The daughter of a brilliant but mentally disturbed mathematician, recently deceased, tries to come to grips with her possible inheritance: his insanity. Complicating matters are one of her father's ex-students who wants to search through his papers and her estranged sister who shows up to help settle his affairs.
'Heights' follows five characters over 24 hours on a fall day in New York City. Isabel, a photographer, is having second thoughts about her upcoming marriage to Jonathan, a lawyer. On the same day, Isabel's mother Diana learns that her husband has a new lover and begins to re-think her life choices and her open marriage. Diana and Isabel's paths cross with Alec, a young actor, and with Peter, a journalist. As the interrelated stories proceed, the connections between the lives of the five characters begin to reveal themselves and their stories unravel. Isabel, Jonathan, Diana, Alec, and Peter must choose what kind of lives they will lead before the sun comes up on the next day. Written by
Sujit R. Varma
The poem that Diana lovingly recites to Isabel when they are sitting on the steps near the end of the movie is from Edgar Allan Poe's "Annabel Lee," with Diana substituting "Isabel" for "Annabel." Eight lines are spoken from the poem, but not in order they were written: I was a child and she was a child, In this kingdom by the sea: But we loved with a love that was more than love - I and my Annabel Lee. For the moon never beams without bringing me dreams Of the beautiful Annabel Lee; And the stars never rise but I feel the bright eyes Of the beautiful Annabel Lee. See more »
Correction for Alec and Isabel leaving the building in the beginning of the film. Alec did not came out of a door, he exited the elevator with his dog. See more »
And I am ashamed too, because the first thing I thought when I just saw you was thank you for my way out.
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The producers with to thank The Staff at Blue Rock ... See more »
Heights is, at its most basic, an exploration of desires. The characters around whom the movie revolves think they know, at the beginning, where they're headed, what will happen to them, what they want to happen to them. But as the movie progresses, their certainties are challenged and sometimes swept away entirely, and their carefully constructed lives begin to unravel.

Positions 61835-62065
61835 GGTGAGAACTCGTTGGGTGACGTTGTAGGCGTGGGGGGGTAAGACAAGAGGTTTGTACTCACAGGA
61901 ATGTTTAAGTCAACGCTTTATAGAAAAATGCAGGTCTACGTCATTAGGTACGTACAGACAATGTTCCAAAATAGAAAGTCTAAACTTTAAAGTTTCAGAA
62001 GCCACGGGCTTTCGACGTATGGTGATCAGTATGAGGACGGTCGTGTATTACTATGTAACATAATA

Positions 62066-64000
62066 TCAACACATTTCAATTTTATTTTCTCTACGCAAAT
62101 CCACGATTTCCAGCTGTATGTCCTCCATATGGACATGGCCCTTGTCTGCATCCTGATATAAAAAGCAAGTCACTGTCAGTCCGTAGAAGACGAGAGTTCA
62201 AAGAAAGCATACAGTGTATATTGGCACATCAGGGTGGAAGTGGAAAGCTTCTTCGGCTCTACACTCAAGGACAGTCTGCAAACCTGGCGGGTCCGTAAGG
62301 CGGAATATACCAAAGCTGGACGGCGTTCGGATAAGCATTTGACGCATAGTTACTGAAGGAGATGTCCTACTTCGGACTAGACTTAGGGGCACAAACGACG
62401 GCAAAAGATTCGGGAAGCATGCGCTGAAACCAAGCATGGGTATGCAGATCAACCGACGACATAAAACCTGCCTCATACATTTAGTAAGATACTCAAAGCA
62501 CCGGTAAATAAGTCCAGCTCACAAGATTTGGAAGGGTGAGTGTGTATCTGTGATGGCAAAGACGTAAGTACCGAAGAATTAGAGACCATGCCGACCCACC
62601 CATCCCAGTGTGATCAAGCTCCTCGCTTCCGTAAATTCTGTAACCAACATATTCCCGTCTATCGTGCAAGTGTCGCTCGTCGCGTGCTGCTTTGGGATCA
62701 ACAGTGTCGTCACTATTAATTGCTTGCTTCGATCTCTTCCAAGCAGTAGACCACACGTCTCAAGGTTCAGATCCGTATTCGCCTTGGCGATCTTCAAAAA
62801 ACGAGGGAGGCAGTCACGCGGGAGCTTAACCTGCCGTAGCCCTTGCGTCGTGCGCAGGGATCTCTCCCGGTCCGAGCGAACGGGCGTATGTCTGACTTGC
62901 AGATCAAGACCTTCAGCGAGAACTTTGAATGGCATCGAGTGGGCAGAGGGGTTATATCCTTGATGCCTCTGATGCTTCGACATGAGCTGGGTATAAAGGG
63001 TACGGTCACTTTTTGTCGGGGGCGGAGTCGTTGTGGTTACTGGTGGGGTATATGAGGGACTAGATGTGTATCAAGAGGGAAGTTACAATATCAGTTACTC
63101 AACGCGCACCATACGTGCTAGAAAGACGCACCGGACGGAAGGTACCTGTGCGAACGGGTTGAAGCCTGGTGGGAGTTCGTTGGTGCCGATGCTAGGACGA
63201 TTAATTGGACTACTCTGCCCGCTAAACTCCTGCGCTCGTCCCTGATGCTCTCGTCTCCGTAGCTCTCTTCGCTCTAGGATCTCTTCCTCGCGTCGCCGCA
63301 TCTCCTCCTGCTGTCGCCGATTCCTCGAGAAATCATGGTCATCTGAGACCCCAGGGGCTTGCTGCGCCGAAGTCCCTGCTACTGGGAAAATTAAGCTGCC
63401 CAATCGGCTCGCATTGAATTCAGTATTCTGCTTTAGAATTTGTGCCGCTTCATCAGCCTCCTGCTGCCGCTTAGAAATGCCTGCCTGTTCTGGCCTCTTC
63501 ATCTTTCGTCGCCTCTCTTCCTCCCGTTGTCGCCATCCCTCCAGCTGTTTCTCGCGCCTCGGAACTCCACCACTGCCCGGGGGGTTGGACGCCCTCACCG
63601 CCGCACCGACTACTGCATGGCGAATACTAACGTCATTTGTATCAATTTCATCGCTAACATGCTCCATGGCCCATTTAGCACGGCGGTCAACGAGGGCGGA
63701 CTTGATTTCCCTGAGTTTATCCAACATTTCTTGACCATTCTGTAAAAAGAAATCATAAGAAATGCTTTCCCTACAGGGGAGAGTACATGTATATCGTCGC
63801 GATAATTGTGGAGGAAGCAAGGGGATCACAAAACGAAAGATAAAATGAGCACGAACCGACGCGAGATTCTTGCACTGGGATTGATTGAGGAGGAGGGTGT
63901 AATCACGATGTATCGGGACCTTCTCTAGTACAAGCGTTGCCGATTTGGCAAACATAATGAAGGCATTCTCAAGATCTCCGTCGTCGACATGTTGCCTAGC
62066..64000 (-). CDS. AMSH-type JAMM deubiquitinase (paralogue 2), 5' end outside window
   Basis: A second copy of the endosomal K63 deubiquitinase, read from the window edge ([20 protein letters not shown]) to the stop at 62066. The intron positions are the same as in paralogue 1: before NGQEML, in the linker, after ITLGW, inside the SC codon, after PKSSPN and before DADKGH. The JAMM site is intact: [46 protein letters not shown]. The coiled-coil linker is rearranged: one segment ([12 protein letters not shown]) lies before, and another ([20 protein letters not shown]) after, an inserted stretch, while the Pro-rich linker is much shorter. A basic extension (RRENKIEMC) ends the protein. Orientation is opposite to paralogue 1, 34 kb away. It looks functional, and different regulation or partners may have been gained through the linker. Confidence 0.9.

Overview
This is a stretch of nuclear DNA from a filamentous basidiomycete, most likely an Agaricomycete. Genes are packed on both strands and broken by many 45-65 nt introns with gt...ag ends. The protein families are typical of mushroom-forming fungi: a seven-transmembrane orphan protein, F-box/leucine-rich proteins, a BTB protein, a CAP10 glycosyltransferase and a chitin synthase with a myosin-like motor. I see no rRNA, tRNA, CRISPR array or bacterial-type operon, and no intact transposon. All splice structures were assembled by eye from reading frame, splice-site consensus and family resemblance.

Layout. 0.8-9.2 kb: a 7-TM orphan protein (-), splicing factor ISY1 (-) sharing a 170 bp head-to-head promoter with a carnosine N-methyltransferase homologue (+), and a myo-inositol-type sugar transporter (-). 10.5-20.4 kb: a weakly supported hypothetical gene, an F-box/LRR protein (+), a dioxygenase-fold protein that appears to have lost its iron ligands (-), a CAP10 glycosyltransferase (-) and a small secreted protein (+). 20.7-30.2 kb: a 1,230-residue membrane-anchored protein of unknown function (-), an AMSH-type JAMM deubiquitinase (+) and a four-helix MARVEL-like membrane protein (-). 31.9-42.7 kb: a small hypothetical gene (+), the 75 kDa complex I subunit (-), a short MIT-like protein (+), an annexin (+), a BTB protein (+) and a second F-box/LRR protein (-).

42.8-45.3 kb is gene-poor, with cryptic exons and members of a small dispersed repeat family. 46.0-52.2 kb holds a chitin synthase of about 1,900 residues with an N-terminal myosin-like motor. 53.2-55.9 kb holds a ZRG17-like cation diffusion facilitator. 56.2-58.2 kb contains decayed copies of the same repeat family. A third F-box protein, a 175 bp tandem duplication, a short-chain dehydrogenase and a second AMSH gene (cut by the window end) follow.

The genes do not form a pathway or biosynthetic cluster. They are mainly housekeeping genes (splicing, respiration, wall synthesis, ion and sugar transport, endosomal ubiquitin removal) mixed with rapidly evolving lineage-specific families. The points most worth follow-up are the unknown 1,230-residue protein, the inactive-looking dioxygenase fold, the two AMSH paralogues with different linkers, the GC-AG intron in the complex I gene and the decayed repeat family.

Glenn Close is Diana, a brilliant 40-something Shakespearean actress and somewhat irresponsible mother. Her open marriage once seemed like a terrific idea--have your fun on the side, have a loving husband at home--but as her "loving husband" becomes more and more deeply involved with another woman, she begins to realize just how unfulfilling that philosophy is.
Diana's daughter is played by Elizabeth Banks, in a very Scarlett Johanssen-esquire role. Isabel is a struggling photographer who makes ends meet by taking wedding pictures, while still trying to pursue a more serious career. Her second thoughts begin to appear when her upcoming wedding to Jonathan becomes an obstacle to a once-in-a-lifetime chance to use her talent. Jonathan himself has a past he's desperate to hide, potentially ruinous secrets he's working to keep from his wife-to-be.
The situations are strung together by the existence of a never-seen photographer named Benjamin Stone, who is scheduled for an exhibition in a few weeks. A man named Peter, who we are given to understand is Benjamin's current flame, is tracking down his previous models (and incidentally, lovers) to compile his memoirs. His work loosely ties in the rest of the characters, providing some structure to the interlocking plot lines.
This movie has the power and appeal that you generally find in beautiful films about unhappy people. No matter how happy or hopeful you find the ending, it's still a bit of a downer, because of the raw exposure of the characters. There are uncomfortable moments when we're privy to deep-seated emotions and unsettling situations, but there are also remarkably tender moments. The acting is generally understated and simple, with a few intense moments--your basic fare from a character study movie. But the adaptation from stage to screen, though apparent, is nearly seamless, and the text translates well to film.
Highly recommended to fans of Closer and similar movies.
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